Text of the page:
Between Tuch and [bassist Johny] Chow, there was such an invigoration. Like an infusion of new energy and music that came in. It was almost like they’d never not been there. They fit so well with the writing process because we’ve all always written … I think the one change, and this is in no way derogatory, was it was easier for us to get stuff together quicker. It was easier for us to get on the same page and focus on the songs that we were feeling and really get to work.
If somebody had an idea that clicked, it clicked a lot faster?
Absolutely. And it clicked even faster because we played it as a band. Instead of us sending demos around between Christian and [guitarist] Josh [Rand], those guys got together and started working on stuff in a live sense: recording it together in the demo stages, taking the stuff that we had written, learning them and then re-recording it as a band. That put us on the path to recording it live in the studio.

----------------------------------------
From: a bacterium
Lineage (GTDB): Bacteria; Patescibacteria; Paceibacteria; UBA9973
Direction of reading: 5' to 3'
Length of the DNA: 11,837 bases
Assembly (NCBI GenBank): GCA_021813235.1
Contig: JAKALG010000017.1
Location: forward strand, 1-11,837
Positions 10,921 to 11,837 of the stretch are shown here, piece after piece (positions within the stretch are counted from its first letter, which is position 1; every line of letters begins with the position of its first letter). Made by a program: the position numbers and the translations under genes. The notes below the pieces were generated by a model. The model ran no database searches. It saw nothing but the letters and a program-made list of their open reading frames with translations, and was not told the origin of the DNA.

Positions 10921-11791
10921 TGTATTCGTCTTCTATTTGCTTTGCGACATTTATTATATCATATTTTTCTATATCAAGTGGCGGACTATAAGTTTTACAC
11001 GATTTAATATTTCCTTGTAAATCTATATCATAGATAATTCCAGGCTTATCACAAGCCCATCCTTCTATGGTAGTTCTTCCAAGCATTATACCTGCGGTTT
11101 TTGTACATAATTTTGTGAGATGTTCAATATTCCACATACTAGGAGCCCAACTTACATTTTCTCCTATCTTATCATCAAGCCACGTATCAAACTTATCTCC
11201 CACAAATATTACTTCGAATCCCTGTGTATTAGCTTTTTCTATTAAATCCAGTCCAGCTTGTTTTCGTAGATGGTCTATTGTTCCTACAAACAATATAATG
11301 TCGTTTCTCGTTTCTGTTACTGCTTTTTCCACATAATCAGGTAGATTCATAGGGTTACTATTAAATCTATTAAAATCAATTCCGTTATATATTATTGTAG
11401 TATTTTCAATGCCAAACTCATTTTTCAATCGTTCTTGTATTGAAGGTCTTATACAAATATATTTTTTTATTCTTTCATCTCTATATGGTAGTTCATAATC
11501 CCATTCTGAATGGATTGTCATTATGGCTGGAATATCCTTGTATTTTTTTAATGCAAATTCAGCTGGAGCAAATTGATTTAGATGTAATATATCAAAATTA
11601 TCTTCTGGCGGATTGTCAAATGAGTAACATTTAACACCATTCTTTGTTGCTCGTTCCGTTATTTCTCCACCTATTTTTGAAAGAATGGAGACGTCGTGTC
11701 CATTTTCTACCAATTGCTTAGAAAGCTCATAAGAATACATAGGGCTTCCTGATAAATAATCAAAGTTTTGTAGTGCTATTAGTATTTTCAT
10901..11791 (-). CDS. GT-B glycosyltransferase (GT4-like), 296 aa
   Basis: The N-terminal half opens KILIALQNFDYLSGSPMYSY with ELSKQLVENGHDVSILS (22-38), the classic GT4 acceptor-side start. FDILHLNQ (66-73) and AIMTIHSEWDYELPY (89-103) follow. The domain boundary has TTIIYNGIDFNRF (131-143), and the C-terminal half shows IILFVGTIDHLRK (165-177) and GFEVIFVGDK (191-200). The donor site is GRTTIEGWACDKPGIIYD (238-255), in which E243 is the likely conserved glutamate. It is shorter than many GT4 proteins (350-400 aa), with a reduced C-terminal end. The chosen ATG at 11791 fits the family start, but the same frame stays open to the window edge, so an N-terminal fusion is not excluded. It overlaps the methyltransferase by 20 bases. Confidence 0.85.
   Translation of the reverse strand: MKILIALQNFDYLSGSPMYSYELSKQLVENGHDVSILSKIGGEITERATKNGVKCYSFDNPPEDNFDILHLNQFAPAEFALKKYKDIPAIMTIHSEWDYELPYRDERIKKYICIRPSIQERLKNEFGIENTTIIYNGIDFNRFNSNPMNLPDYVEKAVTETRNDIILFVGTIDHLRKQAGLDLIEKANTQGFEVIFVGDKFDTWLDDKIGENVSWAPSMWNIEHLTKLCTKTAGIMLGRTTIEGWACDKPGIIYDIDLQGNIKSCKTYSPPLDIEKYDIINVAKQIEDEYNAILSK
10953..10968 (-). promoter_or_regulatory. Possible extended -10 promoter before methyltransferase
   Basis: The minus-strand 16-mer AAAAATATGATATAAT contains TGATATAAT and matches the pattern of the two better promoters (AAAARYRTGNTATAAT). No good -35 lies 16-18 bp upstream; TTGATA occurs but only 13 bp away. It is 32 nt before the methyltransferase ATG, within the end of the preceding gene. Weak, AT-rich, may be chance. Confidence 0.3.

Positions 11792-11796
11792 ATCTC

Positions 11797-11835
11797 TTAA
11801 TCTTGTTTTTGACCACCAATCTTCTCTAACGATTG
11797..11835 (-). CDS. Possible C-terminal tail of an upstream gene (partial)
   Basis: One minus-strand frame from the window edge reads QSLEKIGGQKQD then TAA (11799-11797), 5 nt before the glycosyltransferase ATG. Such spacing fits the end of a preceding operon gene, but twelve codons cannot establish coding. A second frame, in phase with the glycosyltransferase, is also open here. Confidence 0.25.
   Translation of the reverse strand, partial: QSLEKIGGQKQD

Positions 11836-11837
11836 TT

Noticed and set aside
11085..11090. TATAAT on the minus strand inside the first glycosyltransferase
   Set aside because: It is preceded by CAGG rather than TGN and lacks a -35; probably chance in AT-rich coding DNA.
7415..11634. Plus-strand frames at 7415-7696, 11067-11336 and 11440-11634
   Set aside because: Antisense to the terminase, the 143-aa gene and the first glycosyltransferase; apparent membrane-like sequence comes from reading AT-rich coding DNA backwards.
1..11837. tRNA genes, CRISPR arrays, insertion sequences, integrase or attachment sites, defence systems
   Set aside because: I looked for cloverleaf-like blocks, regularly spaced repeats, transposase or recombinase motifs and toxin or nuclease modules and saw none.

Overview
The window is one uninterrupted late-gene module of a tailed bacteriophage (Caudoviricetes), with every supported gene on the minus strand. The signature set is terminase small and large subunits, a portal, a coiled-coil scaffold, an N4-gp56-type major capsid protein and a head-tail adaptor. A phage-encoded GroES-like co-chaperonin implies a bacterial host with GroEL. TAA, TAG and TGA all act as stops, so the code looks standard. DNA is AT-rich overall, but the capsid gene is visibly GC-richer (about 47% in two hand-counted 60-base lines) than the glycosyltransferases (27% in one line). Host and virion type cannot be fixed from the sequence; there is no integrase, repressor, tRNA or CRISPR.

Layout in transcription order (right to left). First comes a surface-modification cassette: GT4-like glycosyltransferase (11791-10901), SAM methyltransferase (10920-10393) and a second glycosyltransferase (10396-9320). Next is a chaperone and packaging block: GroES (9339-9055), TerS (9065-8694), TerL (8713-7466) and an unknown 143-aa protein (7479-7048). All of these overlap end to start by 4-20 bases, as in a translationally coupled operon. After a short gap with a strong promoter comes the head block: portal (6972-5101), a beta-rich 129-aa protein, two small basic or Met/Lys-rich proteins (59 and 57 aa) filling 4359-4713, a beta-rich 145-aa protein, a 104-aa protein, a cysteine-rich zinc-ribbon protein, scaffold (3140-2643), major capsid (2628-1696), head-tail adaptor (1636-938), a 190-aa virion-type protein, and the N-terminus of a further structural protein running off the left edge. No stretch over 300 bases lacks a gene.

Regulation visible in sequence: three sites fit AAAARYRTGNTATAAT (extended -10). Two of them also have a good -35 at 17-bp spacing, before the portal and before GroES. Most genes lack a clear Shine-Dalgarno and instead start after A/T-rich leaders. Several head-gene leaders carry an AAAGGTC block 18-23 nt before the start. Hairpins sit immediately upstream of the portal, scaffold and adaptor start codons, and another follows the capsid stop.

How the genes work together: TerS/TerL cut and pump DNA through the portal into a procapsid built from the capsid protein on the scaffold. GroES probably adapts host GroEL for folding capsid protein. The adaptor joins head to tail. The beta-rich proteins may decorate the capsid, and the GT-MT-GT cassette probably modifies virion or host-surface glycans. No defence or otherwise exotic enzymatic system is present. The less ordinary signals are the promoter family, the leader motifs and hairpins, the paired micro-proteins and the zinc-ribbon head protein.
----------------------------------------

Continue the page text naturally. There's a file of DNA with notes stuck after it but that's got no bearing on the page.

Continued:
What is the story behind “Song #3”?
Remember when I was talking about trying to stay away from the clichéd nuances that can come from writing about love and passion? … This was me trying to talk about that other side of passion that people don’t talk about, that passion that naturally comes out in that middle ground. ‘Cause people either want to talk about the broken heart or that undying love, or f—ing, basically. There’s like no real middle ground when it comes to what they’re talking about. They either want your heart or your booty. That’s very funny. So this is me trying to carve out that middle ground where it’s like, “Yes, I love you with all my heart, but God, girl, you do something for me.”